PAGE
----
Friday, October 26, 2007

Mountain Makins Festival Begins

If you are in the East Tennessee area this weekend, you should visit one of the best fall festivals in the nation - the 32nd Annual Mountain Makins Festival is jam-packed with fun and is held every year in Morristown, the creation of our community's cultural arts hub, The Rose Center.

From their website (which has all the details about the event):
Mountain Makins a folk life/crafts festival celebrating the traditions of Appalachia through traditional music and dance, storytelling, regional authors, fine art, juried crafts, skilled demonstrations, a variety of delicious food, children's activities and more. The festival takes place inside and outside the Rose Center, an 1892 school building which is now an historical museum and cultural arts center.

Of course another reason to attend is that I will be there on Saturday and Sunday as emcee for one of the music stages. I have been most fortunate to have been invited to participate again as emcee, and am truly honored to be a part of this annual event.

The Rose Center is one of - if not the most - vital parts of our community. Not only do they provide a wide array of arts events, music, and other cultural programs, their facility is used for everything from weddings to tai chi classes, business seminars to cooking classes.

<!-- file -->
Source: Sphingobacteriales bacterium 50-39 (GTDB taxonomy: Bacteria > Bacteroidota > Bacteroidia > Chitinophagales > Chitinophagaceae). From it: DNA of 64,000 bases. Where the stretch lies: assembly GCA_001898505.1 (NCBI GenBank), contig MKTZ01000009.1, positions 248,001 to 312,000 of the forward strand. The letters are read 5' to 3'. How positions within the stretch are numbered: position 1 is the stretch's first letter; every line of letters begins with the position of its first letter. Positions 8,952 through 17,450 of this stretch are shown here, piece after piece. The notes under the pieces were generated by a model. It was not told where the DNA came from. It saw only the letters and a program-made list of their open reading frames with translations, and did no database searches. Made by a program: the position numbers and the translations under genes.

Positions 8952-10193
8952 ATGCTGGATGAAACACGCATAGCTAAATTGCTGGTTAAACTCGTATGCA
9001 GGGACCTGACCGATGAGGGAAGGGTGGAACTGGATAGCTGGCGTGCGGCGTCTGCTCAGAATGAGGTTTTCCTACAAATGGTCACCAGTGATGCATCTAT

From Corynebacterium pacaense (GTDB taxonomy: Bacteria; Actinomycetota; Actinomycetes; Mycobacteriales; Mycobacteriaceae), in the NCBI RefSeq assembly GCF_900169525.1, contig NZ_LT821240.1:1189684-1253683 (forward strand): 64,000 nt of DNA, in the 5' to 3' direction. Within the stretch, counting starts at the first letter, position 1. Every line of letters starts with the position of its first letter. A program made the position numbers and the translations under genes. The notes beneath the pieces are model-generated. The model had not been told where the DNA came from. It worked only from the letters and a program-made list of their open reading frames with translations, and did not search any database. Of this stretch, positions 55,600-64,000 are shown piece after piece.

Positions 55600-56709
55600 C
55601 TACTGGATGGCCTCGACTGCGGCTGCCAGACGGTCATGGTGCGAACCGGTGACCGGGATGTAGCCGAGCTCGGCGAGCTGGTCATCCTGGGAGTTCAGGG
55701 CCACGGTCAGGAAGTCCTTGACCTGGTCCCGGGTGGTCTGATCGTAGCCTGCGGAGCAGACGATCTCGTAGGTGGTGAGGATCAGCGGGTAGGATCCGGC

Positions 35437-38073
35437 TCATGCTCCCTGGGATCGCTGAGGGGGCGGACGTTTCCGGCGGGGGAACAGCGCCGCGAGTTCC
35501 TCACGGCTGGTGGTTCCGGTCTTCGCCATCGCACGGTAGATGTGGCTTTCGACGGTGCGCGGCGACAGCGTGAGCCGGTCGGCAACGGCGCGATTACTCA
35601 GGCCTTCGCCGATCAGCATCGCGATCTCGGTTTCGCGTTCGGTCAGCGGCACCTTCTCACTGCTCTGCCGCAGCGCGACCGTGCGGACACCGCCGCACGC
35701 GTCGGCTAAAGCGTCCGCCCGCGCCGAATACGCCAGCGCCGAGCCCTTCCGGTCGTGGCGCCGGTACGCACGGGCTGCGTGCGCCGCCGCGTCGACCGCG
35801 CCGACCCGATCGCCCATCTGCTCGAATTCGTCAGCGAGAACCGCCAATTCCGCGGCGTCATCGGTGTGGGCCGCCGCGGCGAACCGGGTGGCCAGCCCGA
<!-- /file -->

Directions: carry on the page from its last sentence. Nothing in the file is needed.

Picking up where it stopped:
Admission for the weekend is a mere 4 dollars per day for adults.

Thursday, October 25, 2007

Italy's Anti-Internet Plan

The landscape of the internet and those who, like myself, write and maintain blogs, continue to challenge and confuse and apparently frighten many people. It is not simple to explain all that the Web and the bloggers are doing and want to do. I expect we will see more of the efforts like those being considered now in Italy to require all who post info on the Web to have a license.

Ginger at MCB wrote of this today and has several links to read on the Italian plan:

Recently, Italian lawmakers once again took aim at modern life, introducing an incredibly broad law that would effectively require all bloggers, and even users of social networks, to register with the state. Even a harmless blog about a favourite football squad or a teenager grousing about life’s unfairness would be subject to government oversight, and even taxation – even if it’s not a commercial website“.

Keeping government out of self-publishing will continue to be problematic for several reasons - current publishing and other media businesses don't like losing control of content; government as well as service providers are fearful of losing tax dollars and other income; and most importantly, the wide-open freedom of speech and sharing of information has been and always will be a source of worry for many in authority. The mostly open quality of the internet today almost daily fends off attempts to tame it.

Requiring certificates or licenses of internet users may well be a long-term struggle.

Wednesday, October 24, 2007

Open Government Committee Fails to Deliver